Rating: G (Clean!)
Recommendation: Everyone
Disclosure: I did receive a free copy of this book in exchange for my honest review.

[Book Review] The Little Match Girl by Hans Christian Anderson

The Little Match Girl
Hans Christian Anderson
Retold by
David Warner
Paintings by
Greg Newbold

“It’s Christmas Eve, but for one little girl, there will be no stockings hung lovingly above the fireplace or shiny presents wrapped under the tree. The best that the little match girl can hope for is a warm, dry corner of the street to protect her against the freezing snow that has been falling for hours. Helpless and cold, the child seeks a bit of comfort from the only source she has–the bundle of matches in her apron pocket. She had struggled all day to sell even one, but the crowds of people had only hurried past her with hardly a glance as they finished up their holiday shopping and rushed home to begin their feasts. Alas, at least she has the matches now, each one holding the promise of a few short seconds of warmth and light. But as she strikes each match, she discovers a truth that sets her heart soaring–all along, even in times when she has felt most alone, she has been lovingly watched over by those who have gone before her and have anxiously awaited a joyous reunion. She learns she is not forgotten, and in the learning shares a poignant message of love and service. The tender tale of the little match girl reminds each of us to take notice of the least of those among us and to do our part to extend a kindly hand–at Christmastime and always.”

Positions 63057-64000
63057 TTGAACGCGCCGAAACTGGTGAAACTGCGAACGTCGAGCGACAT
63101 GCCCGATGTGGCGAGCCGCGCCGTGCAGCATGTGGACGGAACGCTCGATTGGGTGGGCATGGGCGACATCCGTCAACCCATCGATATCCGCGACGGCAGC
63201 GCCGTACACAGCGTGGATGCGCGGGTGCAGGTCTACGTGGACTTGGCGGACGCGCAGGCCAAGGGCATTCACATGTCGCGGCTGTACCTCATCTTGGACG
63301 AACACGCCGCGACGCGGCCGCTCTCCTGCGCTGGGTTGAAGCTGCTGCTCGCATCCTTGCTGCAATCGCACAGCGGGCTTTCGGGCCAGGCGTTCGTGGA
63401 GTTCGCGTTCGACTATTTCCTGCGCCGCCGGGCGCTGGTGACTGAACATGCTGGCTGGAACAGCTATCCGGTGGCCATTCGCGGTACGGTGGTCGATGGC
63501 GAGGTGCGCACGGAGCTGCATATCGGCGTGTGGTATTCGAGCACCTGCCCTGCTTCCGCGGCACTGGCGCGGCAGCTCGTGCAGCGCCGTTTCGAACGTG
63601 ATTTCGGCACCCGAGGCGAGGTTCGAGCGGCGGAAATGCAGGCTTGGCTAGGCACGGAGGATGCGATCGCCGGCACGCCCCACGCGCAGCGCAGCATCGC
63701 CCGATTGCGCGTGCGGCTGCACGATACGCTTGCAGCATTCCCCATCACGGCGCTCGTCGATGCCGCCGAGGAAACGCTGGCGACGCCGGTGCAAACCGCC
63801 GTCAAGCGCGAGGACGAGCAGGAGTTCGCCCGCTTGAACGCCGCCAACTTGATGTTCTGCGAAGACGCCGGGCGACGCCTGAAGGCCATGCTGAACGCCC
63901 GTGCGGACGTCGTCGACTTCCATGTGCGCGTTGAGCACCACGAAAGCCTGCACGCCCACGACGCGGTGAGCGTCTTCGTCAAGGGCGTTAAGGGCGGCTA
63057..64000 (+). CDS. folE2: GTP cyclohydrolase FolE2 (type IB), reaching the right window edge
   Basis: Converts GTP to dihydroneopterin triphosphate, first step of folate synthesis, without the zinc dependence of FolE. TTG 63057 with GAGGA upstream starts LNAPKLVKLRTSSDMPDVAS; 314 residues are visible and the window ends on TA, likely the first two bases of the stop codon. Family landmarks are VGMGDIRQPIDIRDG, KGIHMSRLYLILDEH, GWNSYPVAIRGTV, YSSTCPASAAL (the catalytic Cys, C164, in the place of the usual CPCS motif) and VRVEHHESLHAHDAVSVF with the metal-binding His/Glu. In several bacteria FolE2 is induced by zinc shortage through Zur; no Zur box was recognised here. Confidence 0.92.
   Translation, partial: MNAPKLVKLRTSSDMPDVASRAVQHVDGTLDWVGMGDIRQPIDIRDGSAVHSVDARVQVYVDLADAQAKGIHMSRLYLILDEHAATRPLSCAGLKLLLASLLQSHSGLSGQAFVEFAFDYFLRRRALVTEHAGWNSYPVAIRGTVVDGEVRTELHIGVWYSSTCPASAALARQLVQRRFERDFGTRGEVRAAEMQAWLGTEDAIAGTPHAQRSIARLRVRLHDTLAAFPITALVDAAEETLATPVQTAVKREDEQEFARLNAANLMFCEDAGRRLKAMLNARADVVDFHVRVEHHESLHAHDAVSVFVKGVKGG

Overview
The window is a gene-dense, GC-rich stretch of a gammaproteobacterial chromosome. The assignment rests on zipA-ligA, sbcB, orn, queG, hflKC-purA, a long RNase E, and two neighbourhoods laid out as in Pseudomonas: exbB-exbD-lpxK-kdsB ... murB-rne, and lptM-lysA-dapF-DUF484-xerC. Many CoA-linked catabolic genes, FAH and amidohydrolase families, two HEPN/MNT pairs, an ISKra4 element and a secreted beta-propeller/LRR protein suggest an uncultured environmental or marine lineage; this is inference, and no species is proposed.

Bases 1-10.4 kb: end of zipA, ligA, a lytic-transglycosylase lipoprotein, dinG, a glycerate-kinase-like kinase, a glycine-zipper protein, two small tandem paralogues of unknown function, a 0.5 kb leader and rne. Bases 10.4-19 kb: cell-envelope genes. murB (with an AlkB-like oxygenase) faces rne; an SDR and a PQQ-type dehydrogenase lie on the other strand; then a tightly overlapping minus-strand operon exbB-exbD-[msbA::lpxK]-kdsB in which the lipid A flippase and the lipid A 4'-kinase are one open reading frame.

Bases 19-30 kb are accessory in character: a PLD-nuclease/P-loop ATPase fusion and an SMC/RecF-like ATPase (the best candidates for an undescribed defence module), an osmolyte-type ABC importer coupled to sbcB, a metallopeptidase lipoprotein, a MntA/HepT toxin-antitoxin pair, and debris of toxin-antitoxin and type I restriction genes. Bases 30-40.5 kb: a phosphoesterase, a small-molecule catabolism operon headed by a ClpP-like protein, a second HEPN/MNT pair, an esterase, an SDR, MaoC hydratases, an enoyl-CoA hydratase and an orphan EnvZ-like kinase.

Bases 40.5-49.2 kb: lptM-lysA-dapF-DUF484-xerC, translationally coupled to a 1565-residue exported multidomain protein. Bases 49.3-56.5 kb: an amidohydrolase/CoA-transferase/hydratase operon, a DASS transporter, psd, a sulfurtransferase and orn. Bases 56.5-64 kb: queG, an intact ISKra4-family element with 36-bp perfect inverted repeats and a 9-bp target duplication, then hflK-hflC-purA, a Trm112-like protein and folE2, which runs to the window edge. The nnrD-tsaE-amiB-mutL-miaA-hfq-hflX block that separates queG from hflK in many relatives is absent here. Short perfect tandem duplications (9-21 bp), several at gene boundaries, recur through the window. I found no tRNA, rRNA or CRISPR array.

My Review:
Happy December everyone!! I wanted to get this review out earlier today, but life happened! I did go for a run and get my house cleaned though, so that was something. I wanted to start December out with this beautiful Christmas picture book. The illustrations are amazing. Seriously. They are so beautiful! The story is so sad, but very well written. I haven’t read it before, so I wasn’t prepared. Grab your Kleenexes my friends, you’ll need them. Even though it is very sad, there is a little bit of hope for something better. In the intro. it says,
Though on the surface, the little girl seems the picture of misery and despair, her story is one of 
hope for a better life and assurance that a joyous reunion in heaven is awaiting even God’s most helpless children. Despite her suffering, the little girl finds warmth and light, ever believing that all will be right in the end. It is a message that has stood the test of time–and one that reminds each of us to look for ways to bring warmth of love and light of understanding to others.